Tyra Banks, Tracy Morgan, Ice T and more came out last week to see Michael Jackson: The Immortal World Tour at The Garden. The Cirque Du Soleil show honors the King of Pop through music, dance and acrobatics in a celebration of the life of the late Michael Jackson. But how do they take his iconic legacy and put it into a cirque production? When the tour came to New York City recently, MTV News went behind the scenes to talk with the creative forces and performers to find out and ask about performing for the Jackson family.
After all, the nerves had to be high when they performed for the family in Montreal, as Creative Director Tara Young described, “The brothers have come and absolutely, that was pretty inspiring for everybody because they all sat in the front row so our artists on stage can see them and Michael’s kids came as well [in Los Angeles] which was really something.”
When asked what MJ would think if he were sitting there with them, Young smiled, “He would feel such a sense of pride of what he has given us to work with. It evokes emotions in people that they didn’t even know were going to come out.”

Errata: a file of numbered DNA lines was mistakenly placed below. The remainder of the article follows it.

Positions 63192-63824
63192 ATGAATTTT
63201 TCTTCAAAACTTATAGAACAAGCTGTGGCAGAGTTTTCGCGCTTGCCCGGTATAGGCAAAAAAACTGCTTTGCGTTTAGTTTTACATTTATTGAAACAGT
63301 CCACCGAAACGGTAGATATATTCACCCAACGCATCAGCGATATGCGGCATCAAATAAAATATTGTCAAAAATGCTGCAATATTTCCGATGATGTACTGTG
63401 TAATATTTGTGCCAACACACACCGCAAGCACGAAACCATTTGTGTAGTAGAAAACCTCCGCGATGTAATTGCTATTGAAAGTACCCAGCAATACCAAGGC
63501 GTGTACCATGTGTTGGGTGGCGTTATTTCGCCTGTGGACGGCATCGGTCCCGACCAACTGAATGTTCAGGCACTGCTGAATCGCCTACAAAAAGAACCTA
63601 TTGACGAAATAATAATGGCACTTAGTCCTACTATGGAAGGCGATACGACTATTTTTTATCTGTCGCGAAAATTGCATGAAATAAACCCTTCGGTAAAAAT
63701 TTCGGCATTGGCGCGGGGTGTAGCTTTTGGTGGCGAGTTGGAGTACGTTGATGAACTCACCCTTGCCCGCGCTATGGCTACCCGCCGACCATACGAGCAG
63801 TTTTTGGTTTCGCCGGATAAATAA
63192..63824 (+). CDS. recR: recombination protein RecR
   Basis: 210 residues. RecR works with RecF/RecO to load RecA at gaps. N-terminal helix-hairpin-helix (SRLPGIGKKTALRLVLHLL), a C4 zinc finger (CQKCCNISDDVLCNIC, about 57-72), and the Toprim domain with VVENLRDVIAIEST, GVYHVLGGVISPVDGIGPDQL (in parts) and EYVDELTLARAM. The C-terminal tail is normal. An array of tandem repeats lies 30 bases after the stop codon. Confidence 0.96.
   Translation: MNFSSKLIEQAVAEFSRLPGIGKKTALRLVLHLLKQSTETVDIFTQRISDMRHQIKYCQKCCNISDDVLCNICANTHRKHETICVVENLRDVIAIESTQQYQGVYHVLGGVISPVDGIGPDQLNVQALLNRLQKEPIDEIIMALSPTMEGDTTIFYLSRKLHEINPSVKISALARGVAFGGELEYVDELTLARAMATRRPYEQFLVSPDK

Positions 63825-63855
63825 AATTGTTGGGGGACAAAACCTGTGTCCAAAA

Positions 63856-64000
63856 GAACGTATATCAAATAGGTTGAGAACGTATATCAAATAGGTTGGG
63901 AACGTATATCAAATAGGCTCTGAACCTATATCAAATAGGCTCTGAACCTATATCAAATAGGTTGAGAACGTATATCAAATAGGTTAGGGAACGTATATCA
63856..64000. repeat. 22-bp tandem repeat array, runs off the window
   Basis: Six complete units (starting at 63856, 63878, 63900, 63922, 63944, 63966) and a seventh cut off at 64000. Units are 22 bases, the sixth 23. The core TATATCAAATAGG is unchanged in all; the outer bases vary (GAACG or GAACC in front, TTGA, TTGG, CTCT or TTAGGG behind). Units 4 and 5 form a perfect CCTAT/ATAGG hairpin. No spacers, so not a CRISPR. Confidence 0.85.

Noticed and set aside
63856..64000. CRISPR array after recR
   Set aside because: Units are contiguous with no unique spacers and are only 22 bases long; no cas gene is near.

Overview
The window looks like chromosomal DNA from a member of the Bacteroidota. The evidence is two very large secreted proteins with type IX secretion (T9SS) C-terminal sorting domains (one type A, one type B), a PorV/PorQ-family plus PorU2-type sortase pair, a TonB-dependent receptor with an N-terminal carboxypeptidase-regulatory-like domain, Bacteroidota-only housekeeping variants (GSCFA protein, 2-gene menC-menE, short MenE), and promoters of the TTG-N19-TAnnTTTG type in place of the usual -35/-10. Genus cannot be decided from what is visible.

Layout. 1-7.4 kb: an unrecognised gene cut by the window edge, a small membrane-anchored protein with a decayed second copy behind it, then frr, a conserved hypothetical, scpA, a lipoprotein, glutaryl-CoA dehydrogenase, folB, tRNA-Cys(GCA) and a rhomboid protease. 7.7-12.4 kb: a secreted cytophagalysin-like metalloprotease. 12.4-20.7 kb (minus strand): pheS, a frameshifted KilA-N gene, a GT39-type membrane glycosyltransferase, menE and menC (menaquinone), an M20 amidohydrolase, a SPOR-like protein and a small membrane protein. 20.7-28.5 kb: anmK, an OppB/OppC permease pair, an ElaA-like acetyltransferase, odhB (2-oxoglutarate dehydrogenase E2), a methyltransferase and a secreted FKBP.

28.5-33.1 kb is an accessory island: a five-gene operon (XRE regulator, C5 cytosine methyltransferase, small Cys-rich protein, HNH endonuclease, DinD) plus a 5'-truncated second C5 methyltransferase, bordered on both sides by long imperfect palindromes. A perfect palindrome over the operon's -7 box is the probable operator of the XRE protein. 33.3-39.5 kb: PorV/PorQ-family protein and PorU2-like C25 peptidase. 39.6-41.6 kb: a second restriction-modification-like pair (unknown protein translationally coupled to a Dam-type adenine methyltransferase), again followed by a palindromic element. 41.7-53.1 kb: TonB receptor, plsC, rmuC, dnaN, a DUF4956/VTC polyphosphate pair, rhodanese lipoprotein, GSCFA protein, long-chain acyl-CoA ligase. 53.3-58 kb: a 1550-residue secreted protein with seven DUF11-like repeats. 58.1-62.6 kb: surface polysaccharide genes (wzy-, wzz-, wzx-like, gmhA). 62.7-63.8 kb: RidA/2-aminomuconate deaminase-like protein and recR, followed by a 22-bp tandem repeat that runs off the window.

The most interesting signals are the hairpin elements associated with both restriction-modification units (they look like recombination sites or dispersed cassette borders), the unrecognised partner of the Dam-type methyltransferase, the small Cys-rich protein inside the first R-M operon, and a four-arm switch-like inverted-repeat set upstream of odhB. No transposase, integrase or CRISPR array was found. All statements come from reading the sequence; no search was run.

“I would hope that he would be very proud of us and excited of what we’ve done with his music and his messages. We’ve tried to really encompass all of his body of work, we couldn’t do every single song, but really the messages that we thought were important to him and really try to strive to be as incredible as he was. So I hope he would be happy and pleased.”
In addition to evoking strong emotions, performing to MJ’s songs also came with a lot of pressure. For Felix Cane, a two-time world champion pole dancer who does a captivating performance to “Danger,” it was all about using that pressure to help the audience to remember the pop icon. “You are sharing this passion with them, and this love of MJ. There’s times in the show when some people and I, myself, might have shed a few tears.
Tara Young recalled rehearsing before the tour began. “I think it is a pressure for sure; something I share with the whole building here is that we have nothing to prove, only to share,” Young recalled. “We have an opportunity to share what Michael would have wanted to share and the pressure is only there to achieve excellence.”
Acrobats perform to King of Pop’s hit song “Black or White”